How New Crash Dummies Can Help Protect Women Behind The Wheel

You may have heard the phrase "it's a man's world," which, according to the English Club, likely means "everything in life is arranged to the advantage of men." If there is ever a case that this phrase is true is the way safety measures are designed and tested. Dummies have been used in crash tests for new vehicles since the 1970s, according to BBC News. And while the dummies have been used for decades, advances in the crash dummies have been somewhat stagnant.

A standard crash test dummy is scaled to mirror the height and weight of the average male. It is a standard fact that men and women are built differently, so the lack of women-sized test dummies can cause a ton of negative responses for women involved in car wrecks and accidents. According to Discover Magazine, the one crash test dummy that is used to reflect a woman is not an average build. In fact, at 108 pounds and under 5 feet tall, she more so reflects a 12-year-old girl, not a woman in the driver's seat. But now, Swedish engineers have finally created a dummy that reflects the average woman — and here's how it may change the game for female drivers.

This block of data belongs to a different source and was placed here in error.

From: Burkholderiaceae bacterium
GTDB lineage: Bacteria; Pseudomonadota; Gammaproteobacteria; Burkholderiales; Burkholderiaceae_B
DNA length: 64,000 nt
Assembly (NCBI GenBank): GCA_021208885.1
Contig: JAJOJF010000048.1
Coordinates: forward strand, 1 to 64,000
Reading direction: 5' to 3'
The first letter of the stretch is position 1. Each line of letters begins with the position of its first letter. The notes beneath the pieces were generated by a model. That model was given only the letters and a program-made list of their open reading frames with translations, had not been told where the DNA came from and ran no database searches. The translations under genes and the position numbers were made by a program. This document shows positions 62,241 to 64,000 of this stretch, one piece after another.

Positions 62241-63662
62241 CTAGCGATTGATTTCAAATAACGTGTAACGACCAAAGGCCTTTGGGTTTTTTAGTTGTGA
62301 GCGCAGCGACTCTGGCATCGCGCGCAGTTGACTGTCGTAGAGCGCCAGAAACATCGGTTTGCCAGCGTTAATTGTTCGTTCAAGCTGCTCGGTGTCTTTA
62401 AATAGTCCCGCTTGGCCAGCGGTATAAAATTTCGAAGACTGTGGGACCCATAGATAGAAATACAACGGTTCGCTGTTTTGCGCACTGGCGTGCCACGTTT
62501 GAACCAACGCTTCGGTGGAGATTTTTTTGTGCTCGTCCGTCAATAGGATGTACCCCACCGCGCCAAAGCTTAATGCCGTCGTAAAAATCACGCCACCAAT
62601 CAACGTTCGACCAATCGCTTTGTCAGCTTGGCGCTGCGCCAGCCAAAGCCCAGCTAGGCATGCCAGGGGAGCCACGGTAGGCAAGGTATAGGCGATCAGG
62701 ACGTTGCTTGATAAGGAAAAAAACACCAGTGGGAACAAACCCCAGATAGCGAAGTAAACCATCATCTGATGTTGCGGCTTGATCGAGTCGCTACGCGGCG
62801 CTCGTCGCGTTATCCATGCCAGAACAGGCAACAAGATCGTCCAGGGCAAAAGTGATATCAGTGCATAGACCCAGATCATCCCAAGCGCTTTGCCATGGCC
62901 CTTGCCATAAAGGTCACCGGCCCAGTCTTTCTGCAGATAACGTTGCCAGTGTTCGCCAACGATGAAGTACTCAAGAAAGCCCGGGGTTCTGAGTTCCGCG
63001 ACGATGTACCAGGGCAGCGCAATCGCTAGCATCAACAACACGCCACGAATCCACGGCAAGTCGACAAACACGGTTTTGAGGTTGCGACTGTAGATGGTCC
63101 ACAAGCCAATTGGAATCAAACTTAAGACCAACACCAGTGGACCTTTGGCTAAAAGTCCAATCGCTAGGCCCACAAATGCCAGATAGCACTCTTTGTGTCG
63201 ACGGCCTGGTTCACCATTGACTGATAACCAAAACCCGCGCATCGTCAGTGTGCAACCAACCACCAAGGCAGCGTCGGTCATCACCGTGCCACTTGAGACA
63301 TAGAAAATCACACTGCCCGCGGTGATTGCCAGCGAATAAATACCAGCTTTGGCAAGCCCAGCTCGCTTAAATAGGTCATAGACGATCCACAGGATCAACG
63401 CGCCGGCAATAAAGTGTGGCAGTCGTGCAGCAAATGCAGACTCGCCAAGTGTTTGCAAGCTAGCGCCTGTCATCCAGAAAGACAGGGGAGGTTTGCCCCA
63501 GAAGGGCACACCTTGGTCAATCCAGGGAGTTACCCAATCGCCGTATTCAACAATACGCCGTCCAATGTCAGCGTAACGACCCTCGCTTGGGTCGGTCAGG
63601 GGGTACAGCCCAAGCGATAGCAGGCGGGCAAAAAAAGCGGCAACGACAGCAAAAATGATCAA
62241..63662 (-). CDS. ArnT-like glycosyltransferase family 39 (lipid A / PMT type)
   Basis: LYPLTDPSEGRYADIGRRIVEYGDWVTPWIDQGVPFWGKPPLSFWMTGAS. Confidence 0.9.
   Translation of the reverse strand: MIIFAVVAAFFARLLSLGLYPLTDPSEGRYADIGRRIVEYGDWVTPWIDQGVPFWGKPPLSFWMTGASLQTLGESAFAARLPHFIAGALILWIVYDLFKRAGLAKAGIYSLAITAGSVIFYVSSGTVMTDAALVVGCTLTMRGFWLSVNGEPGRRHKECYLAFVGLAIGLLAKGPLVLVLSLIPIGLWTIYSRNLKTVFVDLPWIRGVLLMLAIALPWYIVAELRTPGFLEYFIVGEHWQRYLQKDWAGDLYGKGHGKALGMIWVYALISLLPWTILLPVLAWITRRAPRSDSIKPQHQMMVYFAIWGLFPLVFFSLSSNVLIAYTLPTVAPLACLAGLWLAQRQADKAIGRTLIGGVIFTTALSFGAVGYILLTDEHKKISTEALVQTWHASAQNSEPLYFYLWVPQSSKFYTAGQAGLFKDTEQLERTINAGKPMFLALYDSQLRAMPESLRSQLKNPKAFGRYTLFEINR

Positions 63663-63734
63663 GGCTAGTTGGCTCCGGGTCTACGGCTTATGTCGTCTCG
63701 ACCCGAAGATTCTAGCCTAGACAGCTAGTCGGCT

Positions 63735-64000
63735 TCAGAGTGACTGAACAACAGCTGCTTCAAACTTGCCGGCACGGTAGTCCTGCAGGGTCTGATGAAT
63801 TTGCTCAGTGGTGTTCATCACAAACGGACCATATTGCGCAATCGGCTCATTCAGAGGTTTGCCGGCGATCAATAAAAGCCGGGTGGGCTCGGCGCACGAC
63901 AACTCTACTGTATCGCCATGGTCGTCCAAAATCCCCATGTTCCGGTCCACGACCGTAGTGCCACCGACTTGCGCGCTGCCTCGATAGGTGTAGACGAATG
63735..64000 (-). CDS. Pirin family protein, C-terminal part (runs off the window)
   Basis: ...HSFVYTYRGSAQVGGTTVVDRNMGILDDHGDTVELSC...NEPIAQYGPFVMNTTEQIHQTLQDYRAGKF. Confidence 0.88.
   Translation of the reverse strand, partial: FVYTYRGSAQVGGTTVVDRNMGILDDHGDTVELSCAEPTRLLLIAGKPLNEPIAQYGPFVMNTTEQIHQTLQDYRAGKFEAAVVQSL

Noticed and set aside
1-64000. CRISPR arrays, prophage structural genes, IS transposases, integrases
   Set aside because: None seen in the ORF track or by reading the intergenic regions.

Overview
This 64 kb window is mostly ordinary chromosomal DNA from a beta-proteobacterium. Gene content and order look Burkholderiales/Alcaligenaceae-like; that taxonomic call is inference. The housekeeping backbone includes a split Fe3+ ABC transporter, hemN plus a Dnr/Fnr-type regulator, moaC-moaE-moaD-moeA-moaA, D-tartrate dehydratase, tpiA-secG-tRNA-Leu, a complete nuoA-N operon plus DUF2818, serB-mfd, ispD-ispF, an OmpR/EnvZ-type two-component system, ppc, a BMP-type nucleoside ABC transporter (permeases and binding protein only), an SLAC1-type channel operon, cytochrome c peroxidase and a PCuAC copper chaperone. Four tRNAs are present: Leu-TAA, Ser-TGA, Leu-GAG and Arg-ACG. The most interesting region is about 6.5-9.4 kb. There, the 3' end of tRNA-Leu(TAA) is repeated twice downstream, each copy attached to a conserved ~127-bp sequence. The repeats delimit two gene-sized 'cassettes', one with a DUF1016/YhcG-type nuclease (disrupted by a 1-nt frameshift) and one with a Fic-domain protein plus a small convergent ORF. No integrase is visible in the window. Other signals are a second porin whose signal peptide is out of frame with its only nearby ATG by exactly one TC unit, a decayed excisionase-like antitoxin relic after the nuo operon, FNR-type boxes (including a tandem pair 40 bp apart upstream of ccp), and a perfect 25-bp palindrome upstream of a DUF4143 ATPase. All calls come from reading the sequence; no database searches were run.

Women need better safety measures while on the road, and this may be part of the solution

According to Consumer Reports, research has proved that women are more likely to be hurt in a car crash than men. When involved in a front-facing car wreck, a woman is 73% more likely to be injured than a male would be in the exact same crash. Even more alarming is that women have a 17% higher risk of being killed during a car accident, even while wearing a seatbelt. While there are many causes as to why women are more prone to injury and death while driving, one of the biggest reasons is the lack of female crash test dummies.

Finally, a team of engineers from Sweden have created a crash test dummy that will help women behind the wheel. According to BBC News, this new dummy will be 5 feet, 3 inches tall and weigh about 136 pounds, which better represents the average female. This change can help car manufacturers design seats that protect both men and women during a crash. Unfortunately, there is currently no law stating that a manufacturer must test on both male and female dummies. The lead researcher on this study and the director of traffic safety at the Swedish National Road and Transport Research Institute, Astrid Linder, hopes that introducing this female test dummy will help cars be tested for both populations in the future.